Primary myxoid melanoma with dermoscopic findings

Tugba K. Uzuncakmak1, Ilkin Zindanci1, Ebru I. Zemheri2, Ayse S. Karadag1, Burce C. Kuru1, Necmettin Akdeniz1

1 Department of Dermatology, Istanbul Medeniyet University, Goztepe Research and Training Hospital, Istanbul, Turkey

2 Department of Pathology, Istanbul Medeniyet University, Goztepe Research and Training Hospital, Istanbul, Turkey

Key words: dermoscopy, interpheron, myxoid melanoma

Citation: Uzuncakmak TK, Zindanci I, Zemheri EI, Karadag AS, Kuru BC, Akdeniz N. Primary myxoid melanoma with dermoscopic findings. Dermatol Pract Concept. 2017;7(2):13. DOI: https://doi.org/10.5826/dpc.0702a13

Received: November 25, 2016; Accepted: January 29, 2017; Published: April 30, 2017

Copyright: ©2017 Uzuncakmak et al. This is an open-access article distributed under the terms of the Creative Commons Attribution License, which permits unrestricted use, distribution, and reproduction in any medium, provided the original author and source are credited.

Funding: None.

Competing interests: The authors have no conflicts of interest to disclose.

All authors have contributed significantly to this publication.

Corresponding author: Tugba Kevser Uzuncakmak, MD, Istanbul Medeniyet University, Goztepe Training and Research Hospital, Dermatology, Istanbul, Turkey. Tel. +90- (530) 6640226. Email: drtugbakevser@gmail.com

Abstract

Myxoid melanoma is a rare variant of melanoma, which is characterized by atypical spindle cells and dense mucin deposition in dermis. This tumor is usually seen in elderly people with a similar progress in other variants of melanoma.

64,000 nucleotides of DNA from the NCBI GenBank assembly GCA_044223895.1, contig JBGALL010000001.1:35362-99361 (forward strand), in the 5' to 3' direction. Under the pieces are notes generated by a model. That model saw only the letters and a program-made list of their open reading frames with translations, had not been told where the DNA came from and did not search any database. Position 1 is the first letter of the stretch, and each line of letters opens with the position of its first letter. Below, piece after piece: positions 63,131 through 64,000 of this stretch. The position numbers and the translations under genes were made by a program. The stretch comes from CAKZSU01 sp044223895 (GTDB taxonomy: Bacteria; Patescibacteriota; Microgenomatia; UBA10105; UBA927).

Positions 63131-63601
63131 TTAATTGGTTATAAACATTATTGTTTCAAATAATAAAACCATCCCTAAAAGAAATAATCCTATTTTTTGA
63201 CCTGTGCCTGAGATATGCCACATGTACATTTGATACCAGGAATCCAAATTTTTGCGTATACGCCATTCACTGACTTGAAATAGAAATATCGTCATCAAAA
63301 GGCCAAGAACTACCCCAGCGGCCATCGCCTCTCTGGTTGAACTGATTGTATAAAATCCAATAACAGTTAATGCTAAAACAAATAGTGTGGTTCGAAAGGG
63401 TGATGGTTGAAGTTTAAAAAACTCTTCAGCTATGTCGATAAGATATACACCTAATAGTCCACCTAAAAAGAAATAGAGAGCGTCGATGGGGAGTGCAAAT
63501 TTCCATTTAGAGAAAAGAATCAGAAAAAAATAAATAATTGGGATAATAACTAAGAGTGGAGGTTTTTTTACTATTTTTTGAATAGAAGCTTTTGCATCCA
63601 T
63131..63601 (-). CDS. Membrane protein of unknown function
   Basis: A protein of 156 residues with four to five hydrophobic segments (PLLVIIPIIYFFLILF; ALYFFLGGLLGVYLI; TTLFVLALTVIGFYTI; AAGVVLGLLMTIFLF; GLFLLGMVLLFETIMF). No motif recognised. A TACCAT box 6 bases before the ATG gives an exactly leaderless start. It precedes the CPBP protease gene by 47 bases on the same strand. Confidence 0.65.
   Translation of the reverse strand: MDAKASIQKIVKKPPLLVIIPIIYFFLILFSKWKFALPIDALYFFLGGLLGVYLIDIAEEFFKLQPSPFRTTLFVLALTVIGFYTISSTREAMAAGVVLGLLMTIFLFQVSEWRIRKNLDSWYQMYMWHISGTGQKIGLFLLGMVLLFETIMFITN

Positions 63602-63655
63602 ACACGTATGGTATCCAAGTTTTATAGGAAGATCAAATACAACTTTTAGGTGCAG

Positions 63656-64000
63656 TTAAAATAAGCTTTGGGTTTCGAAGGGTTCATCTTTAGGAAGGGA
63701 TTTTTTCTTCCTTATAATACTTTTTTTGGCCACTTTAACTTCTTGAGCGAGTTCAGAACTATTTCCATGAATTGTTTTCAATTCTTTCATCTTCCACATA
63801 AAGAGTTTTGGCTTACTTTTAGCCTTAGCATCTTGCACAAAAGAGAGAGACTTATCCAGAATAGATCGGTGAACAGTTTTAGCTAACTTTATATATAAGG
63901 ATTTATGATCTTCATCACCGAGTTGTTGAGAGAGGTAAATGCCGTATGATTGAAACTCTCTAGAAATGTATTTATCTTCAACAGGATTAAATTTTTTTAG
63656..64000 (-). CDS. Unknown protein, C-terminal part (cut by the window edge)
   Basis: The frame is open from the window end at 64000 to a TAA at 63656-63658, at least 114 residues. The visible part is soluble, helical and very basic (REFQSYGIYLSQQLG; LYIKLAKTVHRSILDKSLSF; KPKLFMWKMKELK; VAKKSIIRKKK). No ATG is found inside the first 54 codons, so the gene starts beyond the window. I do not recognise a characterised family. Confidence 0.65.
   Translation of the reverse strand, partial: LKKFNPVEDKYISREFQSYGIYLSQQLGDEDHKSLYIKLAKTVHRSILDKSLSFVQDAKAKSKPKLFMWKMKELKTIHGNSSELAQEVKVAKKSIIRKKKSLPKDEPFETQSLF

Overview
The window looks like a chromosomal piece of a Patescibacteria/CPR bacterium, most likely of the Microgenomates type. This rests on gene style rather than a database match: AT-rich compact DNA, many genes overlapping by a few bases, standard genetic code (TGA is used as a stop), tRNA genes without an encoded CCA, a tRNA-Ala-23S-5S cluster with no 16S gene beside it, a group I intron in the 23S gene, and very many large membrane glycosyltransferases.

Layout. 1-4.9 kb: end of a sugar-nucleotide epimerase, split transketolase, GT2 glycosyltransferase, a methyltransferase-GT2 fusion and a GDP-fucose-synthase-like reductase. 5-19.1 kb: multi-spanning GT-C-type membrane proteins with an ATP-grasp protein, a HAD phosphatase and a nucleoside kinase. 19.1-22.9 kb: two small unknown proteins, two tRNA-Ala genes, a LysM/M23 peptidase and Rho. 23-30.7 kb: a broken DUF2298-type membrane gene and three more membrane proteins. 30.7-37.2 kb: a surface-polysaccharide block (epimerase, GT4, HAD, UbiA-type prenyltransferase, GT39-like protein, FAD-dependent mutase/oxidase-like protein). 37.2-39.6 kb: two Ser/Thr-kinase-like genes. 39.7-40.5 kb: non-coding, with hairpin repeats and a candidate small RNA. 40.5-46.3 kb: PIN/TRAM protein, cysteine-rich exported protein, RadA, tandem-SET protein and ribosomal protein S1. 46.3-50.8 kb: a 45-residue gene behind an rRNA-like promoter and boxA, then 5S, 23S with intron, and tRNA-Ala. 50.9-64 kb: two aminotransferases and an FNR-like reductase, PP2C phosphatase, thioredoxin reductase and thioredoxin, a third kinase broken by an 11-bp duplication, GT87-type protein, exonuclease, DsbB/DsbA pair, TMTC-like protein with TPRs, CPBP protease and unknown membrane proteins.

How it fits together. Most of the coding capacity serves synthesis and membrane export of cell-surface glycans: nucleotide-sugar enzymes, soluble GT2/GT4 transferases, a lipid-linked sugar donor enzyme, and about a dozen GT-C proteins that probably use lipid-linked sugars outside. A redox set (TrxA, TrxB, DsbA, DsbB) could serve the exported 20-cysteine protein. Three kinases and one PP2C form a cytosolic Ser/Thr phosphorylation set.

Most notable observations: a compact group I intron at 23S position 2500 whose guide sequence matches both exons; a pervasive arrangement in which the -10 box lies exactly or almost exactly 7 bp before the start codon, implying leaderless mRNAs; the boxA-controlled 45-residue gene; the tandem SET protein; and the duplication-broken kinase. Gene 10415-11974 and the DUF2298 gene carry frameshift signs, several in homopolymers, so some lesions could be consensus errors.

A 28-year-old male presented to our outpatient clinic with a 6-month history of a slowly growing asymptomatic pink lesion on his arm. Dermoscopic examination revealed pink-white cristalline structures and blue-grayish ovoid globules. The lesion was totally excised with initial diagnosis of basosquamous carcinoma, amelanotic melanoma and basal cell carcinoma. Histopathological examination was consistent with myxoid melanoma.

We present this case due to the rarity of myxoid melanoma and occurrence at such a young age.

Introduction

Melanoma is the malignant tumor of melanocytes which may present in a wide morphological spectrum including highly pigmented to amelanotic appearance. Clinically there are four main subtypes of cutaneous melanoma: superficial spreading melanoma, lentiginous melanoma, nodular melanoma and acral lentiginous melanoma. Any of these subtypes may present with pink amelanotic features. The diagnosis of amelanotic variants of melanoma may especially be challenging both clinically and histologically. In addition to clinical variants of melanoma, in the literature various atypical histological variants of melanoma have been reported, such as fibroblastic, desmoplastic, chondroid, osteoid, and myxoid  melanoma, which were classified according to stromal changes [1-3].